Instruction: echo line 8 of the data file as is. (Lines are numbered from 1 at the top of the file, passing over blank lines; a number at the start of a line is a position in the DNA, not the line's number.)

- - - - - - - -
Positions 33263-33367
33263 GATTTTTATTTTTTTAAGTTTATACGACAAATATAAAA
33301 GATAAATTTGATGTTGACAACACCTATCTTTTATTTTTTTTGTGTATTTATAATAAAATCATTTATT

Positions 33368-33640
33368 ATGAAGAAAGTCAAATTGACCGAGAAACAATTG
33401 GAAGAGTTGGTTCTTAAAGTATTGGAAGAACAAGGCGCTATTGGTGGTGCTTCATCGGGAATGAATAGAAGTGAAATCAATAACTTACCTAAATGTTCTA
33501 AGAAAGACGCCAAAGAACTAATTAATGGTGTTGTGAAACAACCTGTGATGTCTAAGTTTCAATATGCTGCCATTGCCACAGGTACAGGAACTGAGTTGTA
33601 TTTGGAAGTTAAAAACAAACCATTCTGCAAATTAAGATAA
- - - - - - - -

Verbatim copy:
33601 TTTGGAAGTTAAAAACAAACCATTCTGCAAATTAAGATAA